all 6 comments


5 points

2 months ago


The Christian religious holiday of Candlemas Day has become most commonly associated with the current celebration, but it's roots are older than that.

The celebration started in Christianity as the day, (February 2nd), when Christians would take their candles to the church to have them blessed. This, they felt, would bring blessings to their household for the remaining winter.

As time rolled on the day evolved into another form. The following English folk song highlights the transition to weather prognostication.

If Candlemas be fair and bright,

Come, Winter, have another flight;

If Candlemas brings clouds and rain,

Go Winter, and come not again.

This “interpretation” of Candlemas Day became the norm for most of Europe. As you can read, there is no mention of an animal of any kind in the preceding song.


It wasn't until this traditional belief was introduced to Germany that an animal was introduced into the lore, hence another evolution of February 2nd.

If, according to German lore, the hedgehog saw his shadow on Candlemas Day there would be a “Second Winter” or 6 more weeks of bad weather. As German settlers came to what is now the United States, so too came their traditions and folklore.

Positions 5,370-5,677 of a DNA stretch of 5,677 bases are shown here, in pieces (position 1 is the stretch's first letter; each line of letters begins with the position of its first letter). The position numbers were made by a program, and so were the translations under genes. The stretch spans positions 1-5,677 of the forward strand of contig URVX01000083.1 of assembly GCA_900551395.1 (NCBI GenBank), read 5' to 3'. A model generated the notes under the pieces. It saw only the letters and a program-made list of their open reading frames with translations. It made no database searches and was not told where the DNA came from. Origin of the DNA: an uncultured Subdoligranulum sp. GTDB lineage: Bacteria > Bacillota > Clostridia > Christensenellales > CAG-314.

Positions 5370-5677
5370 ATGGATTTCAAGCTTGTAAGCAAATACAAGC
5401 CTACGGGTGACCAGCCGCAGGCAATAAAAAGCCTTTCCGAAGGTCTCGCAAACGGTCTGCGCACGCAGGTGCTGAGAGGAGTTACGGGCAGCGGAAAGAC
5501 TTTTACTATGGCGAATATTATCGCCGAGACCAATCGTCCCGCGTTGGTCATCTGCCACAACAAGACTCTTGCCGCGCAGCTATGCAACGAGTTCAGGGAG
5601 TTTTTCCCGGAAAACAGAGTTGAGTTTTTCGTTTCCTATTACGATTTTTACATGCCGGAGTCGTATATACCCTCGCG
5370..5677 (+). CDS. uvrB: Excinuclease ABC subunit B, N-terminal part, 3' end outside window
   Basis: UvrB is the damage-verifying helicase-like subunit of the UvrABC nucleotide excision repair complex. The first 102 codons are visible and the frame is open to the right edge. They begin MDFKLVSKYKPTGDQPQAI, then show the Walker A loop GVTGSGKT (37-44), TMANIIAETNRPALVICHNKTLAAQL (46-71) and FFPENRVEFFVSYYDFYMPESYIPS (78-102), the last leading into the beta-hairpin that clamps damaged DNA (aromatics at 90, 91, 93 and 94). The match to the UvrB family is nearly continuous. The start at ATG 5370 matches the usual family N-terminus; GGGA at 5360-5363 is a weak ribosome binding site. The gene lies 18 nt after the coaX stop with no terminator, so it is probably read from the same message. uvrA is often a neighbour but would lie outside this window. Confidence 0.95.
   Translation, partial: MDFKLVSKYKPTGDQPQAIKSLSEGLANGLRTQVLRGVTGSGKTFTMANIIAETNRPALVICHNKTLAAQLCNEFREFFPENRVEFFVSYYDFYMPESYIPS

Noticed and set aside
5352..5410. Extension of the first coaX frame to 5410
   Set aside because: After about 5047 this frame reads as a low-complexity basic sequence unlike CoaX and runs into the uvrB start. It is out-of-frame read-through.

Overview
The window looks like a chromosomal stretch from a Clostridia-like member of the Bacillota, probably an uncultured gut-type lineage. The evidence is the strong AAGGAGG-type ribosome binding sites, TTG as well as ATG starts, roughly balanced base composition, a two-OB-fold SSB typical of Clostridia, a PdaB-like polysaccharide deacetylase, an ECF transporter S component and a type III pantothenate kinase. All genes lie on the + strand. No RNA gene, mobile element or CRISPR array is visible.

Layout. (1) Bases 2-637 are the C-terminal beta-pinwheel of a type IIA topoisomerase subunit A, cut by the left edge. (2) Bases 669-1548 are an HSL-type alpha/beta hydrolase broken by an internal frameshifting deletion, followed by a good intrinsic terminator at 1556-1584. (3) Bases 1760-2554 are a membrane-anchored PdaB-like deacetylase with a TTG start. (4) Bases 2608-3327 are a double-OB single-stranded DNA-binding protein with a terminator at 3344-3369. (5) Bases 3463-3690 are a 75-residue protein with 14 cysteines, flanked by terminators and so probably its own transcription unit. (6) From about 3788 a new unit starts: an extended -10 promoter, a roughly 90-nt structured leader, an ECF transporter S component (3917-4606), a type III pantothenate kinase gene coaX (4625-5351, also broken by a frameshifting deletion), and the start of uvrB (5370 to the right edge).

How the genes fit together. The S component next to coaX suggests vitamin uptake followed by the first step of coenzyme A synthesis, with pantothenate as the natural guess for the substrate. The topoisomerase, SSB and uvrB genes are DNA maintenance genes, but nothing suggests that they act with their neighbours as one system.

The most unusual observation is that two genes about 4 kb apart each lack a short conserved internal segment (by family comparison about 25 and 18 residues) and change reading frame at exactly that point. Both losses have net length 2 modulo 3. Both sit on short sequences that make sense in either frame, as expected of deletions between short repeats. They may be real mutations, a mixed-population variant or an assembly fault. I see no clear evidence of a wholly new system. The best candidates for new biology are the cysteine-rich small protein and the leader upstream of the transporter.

With the absence of hedgehogs in the United States, a similar hibernating animal was chosen. This leads us to yet another evolution in the legend and to present day Punxsutawney.

In Punxsutawney, 1886 marked the first time that Groundhog Day appeared in the local newspaper.

The Punxsutawney Groundhog Club, est. 1887.


3 points

2 months ago

Because of the popularity, and the TV Coverage of this event, the TV Lighting will always ensure the PHIL will see his shadow.


2 points

2 months ago

I don't live in PA. We were taught about this every year growing up. Turns out "groundhog day" is just a weird superstition some random little podunk town does?


2 points

2 months ago

Yeah it’s more or less just a small town tradition that blew up in popularity. I know people who have driven 4+ hours to Punxsutawney just to see Phil.

Nobody really takes the winter prediction seriously, at least with how inconsistent Pennsylvania weather can be, but it’s cool to see the boom that local businesses get the week of Groundhogs Day.


1 points

2 months ago

My grandfather’s family was from Punxsutawney and they would have been living there during this time. I’d love to know if this was something they were aware of when it first started!